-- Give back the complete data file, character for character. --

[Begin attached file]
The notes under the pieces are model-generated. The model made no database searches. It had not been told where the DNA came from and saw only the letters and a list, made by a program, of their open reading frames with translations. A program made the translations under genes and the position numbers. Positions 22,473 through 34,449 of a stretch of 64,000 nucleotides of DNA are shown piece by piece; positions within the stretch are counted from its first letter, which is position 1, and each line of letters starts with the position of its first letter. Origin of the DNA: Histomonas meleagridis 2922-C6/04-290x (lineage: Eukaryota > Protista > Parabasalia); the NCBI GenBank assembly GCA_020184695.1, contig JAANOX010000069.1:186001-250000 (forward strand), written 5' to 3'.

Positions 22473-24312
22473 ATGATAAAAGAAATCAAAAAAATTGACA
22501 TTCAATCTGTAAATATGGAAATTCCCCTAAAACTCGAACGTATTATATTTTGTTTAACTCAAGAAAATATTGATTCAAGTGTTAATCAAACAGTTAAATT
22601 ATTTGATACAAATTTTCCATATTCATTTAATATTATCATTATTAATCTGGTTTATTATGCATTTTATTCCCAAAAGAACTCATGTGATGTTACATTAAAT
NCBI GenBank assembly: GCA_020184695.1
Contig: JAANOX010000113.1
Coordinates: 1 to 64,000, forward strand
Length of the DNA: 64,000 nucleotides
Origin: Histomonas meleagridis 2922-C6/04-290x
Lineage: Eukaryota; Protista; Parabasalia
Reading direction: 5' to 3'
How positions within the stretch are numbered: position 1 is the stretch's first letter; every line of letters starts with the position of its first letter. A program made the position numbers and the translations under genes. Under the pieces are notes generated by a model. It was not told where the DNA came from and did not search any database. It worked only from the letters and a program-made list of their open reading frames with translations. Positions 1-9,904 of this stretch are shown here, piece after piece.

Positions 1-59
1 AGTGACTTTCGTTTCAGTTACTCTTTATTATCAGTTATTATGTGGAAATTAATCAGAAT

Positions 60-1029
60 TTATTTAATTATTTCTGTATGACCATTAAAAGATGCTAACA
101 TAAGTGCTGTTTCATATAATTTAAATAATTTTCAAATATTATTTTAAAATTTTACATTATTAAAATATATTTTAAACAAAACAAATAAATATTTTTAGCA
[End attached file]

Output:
The notes under the pieces are model-generated. The model made no database searches. It had not been told where the DNA came from and saw only the letters and a list, made by a program, of their open reading frames with translations. A program made the translations under genes and the position numbers. Positions 22,473 through 34,449 of a stretch of 64,000 nucleotides of DNA are shown piece by piece; positions within the stretch are counted from its first letter, which is position 1, and each line of letters starts with the position of its first letter. Origin of the DNA: Histomonas meleagridis 2922-C6/04-290x (lineage: Eukaryota > Protista > Parabasalia); the NCBI GenBank assembly GCA_020184695.1, contig JAANOX010000069.1:186001-250000 (forward strand), written 5' to 3'.

Positions 22473-24312
22473 ATGATAAAAGAAATCAAAAAAATTGACA
22501 TTCAATCTGTAAATATGGAAATTCCCCTAAAACTCGAACGTATTATATTTTGTTTAACTCAAGAAAATATTGATTCAAGTGTTAATCAAACAGTTAAATT
22601 ATTTGATACAAATTTTCCATATTCATTTAATATTATCATTATTAATCTGGTTTATTATGCATTTTATTCCCAAAAGAACTCATGTGATGTTACATTAAAT
NCBI GenBank assembly: GCA_020184695.1
Contig: JAANOX010000113.1
Coordinates: 1 to 64,000, forward strand
Length of the DNA: 64,000 nucleotides
Origin: Histomonas meleagridis 2922-C6/04-290x
Lineage: Eukaryota; Protista; Parabasalia
Reading direction: 5' to 3'
How positions within the stretch are numbered: position 1 is the stretch's first letter; every line of letters starts with the position of its first letter. A program made the position numbers and the translations under genes. Under the pieces are notes generated by a model. It was not told where the DNA came from and did not search any database. It worked only from the letters and a program-made list of their open reading frames with translations. Positions 1-9,904 of this stretch are shown here, piece after piece.

Positions 1-59
1 AGTGACTTTCGTTTCAGTTACTCTTTATTATCAGTTATTATGTGGAAATTAATCAGAAT

Positions 60-1029
60 TTATTTAATTATTTCTGTATGACCATTAAAAGATGCTAACA
101 TAAGTGCTGTTTCATATAATTTAAATAATTTTCAAATATTATTTTAAAATTTTACATTATTAAAATATATTTTAAACAAAACAAATAAATATTTTTAGCA